John Porcellino gave a reading at Domy last Friday. I was amazed that he came to Houston at all. Art comics artists on tour to promote their latest book almost never come through Houston. They hit the Northeast, maybe parachute into Chicago and Toronto, then head over to the West Coast. Porcellino amazingly came through Houston and Austin, hit Norman, OK (!), and will be in several Colorado locations over the next few days.
His signing here attracted a standing-room only crowd (in an admittedly small space). I think it was definitely a success. Do you hear that, art comics publishers? Fantagraphics, Top Shelf, Drawn & Quarterly, First Second, Pantheon, Adhouse, Picturebox, Buenaventura and anyone else I'm missing--send your touring cartoonists through Houston! (Of course, Gary Panter came to Houston when his big book came out, so I shouldn't complain too much...)
The tricky thing for a cartoonist on tour is that it's not obvious what he or she should do besides sign books. Porcellino showed slides and read some of his own strips. This was very effective. He provided a rich context for the strips he read (something that other cartoonists might be loathe to do). The book he was promoting was Map of My Heart, and if you've read it, you know it contains a run of King Cat issues that were done during a particularly rough period in Porcellino's life from 1996 to 2002. When I read it last year, I was a bit put out by the fact that he included everything from those issues--including the fan letters! But he explained that each issue of King Cat (by that time) was a conscious creation. Everything--including the letters he chose to print--were in service of the feeling he wanted to evoke with a given issue.
Porcellino spoke of his early life (much of which can be gleaned from reading his stories)--alienated high school kid, discovers punk rock. (How many times has that story been told?) He started publishing in high school, and continued in college, where he got involved in art and poetry. Then in 1987, he saw his first copy of Factsheet Five.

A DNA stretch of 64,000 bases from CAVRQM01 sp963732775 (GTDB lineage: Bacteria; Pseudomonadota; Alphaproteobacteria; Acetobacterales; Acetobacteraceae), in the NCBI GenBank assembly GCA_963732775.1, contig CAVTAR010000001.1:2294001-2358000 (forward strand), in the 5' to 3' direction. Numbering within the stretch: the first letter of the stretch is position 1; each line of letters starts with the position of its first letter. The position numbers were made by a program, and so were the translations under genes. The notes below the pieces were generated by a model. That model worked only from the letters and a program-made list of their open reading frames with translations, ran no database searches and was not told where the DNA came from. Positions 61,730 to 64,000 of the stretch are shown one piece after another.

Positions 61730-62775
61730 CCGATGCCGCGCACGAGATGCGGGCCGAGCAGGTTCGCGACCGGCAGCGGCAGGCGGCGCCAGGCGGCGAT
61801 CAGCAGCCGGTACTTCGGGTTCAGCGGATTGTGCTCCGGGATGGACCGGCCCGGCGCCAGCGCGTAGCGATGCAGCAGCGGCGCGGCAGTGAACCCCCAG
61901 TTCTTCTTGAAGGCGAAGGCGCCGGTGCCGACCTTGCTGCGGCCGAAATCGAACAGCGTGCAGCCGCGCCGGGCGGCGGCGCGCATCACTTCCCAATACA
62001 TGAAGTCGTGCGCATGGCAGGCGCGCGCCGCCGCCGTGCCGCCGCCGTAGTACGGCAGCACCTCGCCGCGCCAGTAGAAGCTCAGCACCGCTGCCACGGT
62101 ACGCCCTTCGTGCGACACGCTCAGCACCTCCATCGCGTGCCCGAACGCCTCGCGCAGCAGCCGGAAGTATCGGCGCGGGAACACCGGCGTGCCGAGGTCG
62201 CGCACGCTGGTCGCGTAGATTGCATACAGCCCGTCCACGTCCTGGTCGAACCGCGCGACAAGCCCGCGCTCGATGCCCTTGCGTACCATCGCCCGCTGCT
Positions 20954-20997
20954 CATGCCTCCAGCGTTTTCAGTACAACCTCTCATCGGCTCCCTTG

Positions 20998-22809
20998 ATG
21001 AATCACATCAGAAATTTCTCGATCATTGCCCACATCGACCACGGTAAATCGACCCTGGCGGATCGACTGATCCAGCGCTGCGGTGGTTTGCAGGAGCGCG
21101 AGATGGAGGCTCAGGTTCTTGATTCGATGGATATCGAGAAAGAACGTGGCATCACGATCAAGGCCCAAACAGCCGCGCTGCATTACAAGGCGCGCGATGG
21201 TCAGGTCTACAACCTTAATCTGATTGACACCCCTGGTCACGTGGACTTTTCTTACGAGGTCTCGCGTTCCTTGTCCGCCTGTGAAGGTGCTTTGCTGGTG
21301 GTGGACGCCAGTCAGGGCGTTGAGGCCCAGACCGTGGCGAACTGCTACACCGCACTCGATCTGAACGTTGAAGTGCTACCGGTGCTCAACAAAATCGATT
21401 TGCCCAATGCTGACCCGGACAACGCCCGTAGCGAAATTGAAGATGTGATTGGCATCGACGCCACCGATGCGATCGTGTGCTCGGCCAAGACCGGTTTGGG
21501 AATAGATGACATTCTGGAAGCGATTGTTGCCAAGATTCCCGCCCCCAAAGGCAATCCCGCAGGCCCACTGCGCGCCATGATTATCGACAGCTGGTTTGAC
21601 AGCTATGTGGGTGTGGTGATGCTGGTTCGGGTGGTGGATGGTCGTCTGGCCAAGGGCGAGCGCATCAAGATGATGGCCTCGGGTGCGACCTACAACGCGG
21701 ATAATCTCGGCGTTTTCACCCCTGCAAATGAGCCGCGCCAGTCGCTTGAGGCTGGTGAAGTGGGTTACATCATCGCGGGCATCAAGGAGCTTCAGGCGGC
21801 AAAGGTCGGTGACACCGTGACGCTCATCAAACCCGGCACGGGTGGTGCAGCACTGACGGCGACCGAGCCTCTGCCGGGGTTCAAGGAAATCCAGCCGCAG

"It's no joke to say that when I saw that Factsheet Five, everything changed for me," Porcellino explained. "Suddenly this thing I had been doing that had been kind of meaningful for me in terms of communicating--it wasn't just my friends or people at my school or whatever, it was people all over the world. The possibility for communicating with people this way was vast.
"I never looked back."
He started King Cat in the spring of 1989. By the time he drew the issues in Map of My Heart, he had been doing King Cat for almost a decade. He got married, things were going OK, but then a variety of Job-like misfortunes befell him--a string of serious illnesses (one requiring surgery), a serious case of OCD, divorce, etc. Porcellino describes King Cat as a journal, but you wouldn't really know what was happening to him from reading the issues. He looks backwards to his childhood a lot, and also writes a lot about fleeting moments. He describes himself as being "very interested in looking at in between moments--the kind of things you do day-in and day-out and don't really notice." In this way, some of his work has a strong kinship with Harvey Pekar. Pekar is at his best when he's talking about the "in between moments." (I think one reason Pekar's work has been so disappointing the past few years is that he seems to feel the need to tell "important" stories.)
During his illness, he would write poems about how he was doing. These poems ended up getting turned into comics. (The vibe at Domy was very much like a poetry reading.) In the Q&A session after the reading, I asked Porcellino if he thought of these pieces as illustrated poems, or were the pieces themselves poems?
"During this period, I was always writing poetry alongside my comics, and over time the two started creeping into each other's territory. A lot of these comics were originally written on paper as poems," he explained. "But that's tricky. I think they are comics. I don't think they're just illustrated poetry, because in the comics form, they work a little bit differently than would just as text."
Then he said something that I think readers of King Cat have likely always sensed. "To me, comics kind of are a form of poetry. Not in all cases, but I think they can very much be that way.
"Like a lot of cartoonists, I view comics as a rhythmic pattern. You're working with meter, you're working with words. The thought of making a comic is breaking up that expression into a way that translates your ideas into meter. It very much has to do with things like meter and word choice and the location of words on the page. The way the words work with each other and within the panels and on the page."
If you haven't read John Porcellino, I recommend his work highly. Domy has copies of all his in-print books.